The colour of Unstring by Kavi by Jaipur and the familiar feeling of winter elicited by The Winter Series by Tissage both weighed heavily in their favour, yet in the end neither could compete. Unstring reminds too much of fitted hallway carpet in an uberhip hotel, whereas Winter was edged out because – sadly – I am all to familiar with winter and could not bear the thought of bringing such an accurate emotional portrayal of the season inside.
Best Transitional Design
Just as the conundrum of defining transitional plagued the decision making process of ‘Best Transition Collection’ so too does it complicate the category for individual best transitional design. The above Shiraz from Hossein Rezvani elicits the feeling of a carpet, the pile of the foreground/design raised against a shorter field pile thusly being slowly flooded or submerged by obfuscating liquid. The result, a very traditional design left somehow modernized and abstract, is coloured simply but boldly enabling it to be placed comfortably as a statement piece in a modern home, yet at the same time retaining the ability to form the base for a wonderfully elegant and formal traditional space. In doing so Shiraz Sabz from Hossein Rezvani helps to better define what a transitional carpet is and is also the ‘Un-Official Selection for Best Transitional Design.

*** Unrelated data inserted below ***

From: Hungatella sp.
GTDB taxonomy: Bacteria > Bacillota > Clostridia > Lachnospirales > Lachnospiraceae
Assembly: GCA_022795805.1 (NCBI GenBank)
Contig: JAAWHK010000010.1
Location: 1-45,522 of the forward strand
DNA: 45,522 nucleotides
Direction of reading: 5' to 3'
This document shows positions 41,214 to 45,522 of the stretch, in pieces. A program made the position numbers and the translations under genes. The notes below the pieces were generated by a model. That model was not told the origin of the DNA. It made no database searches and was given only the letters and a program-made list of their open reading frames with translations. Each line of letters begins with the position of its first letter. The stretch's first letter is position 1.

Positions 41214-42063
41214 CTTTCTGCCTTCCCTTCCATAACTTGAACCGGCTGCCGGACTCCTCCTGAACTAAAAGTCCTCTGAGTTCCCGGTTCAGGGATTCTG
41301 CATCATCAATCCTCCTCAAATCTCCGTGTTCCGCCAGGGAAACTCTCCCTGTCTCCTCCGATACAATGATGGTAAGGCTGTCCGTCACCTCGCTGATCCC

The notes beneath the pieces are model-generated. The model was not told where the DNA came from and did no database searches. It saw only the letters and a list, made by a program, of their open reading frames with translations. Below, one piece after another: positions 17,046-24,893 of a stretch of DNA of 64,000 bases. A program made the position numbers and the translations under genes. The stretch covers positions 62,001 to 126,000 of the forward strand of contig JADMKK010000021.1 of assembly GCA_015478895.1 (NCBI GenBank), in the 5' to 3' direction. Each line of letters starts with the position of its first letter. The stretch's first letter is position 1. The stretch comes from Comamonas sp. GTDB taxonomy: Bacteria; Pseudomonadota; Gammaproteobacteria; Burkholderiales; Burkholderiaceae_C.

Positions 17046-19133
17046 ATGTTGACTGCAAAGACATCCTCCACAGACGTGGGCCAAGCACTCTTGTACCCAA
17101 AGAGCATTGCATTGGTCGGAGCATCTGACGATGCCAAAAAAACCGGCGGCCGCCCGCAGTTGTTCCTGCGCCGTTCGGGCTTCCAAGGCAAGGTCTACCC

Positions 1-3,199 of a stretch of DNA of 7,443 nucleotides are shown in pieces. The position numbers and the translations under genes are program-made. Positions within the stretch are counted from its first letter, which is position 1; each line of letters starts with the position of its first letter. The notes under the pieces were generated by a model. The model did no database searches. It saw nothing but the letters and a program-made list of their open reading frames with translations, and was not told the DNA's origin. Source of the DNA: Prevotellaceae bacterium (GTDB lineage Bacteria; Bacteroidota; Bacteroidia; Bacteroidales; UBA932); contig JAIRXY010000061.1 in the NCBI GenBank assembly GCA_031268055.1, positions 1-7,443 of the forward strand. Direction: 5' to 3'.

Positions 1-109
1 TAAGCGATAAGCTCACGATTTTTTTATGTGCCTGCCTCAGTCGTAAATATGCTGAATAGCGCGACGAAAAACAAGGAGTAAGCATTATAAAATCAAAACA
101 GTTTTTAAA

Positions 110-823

Both of the un-official finalists in this category are great looking carpets but, as apparently is the point to be belaboured in the article, are not as orphaned as other designs more suited to the moniker transitional. The Barchi Collection from Ariana Rugs, while wonderfully abstract is – at its core – just another great looking shaggy pile carpet in the traditional, if not also delightfully modern, style, whereas Allure from Rug Art is everything we’ve come to expect of this era of abstract palette knife inspired painterly carpets. Neither are bad; in fact, of all the categories, this inadvertent grouping of carpets makes the most pleasing complementary combination and all three (3) could easily be purchased and used for the same home.
Best Traditional Design
To be succinct: This is simply the best looking and most sellable of the three (3) finalists and thus is the clear un-official selection. Fashionable colours paired with a mix of shaggy and more de rigueur pile heights, Vase from Akya is even named in a manner which elicits memories of the ‘great’ Persian carpets of the past. While The Ruggist will be the first to acknowledge traditional is highly variable dependant on from where one hails, the commercialized portion of the rug industry more or less equates any easily recognized design genre, e.g. mid-century modern, so-called Persian, or art deco, to traditional, and thus, as long as a design remains derivative thereof it is bound to stand out in this category. Vase Green from Akya is the Un-Official Selection for Best Traditional Design.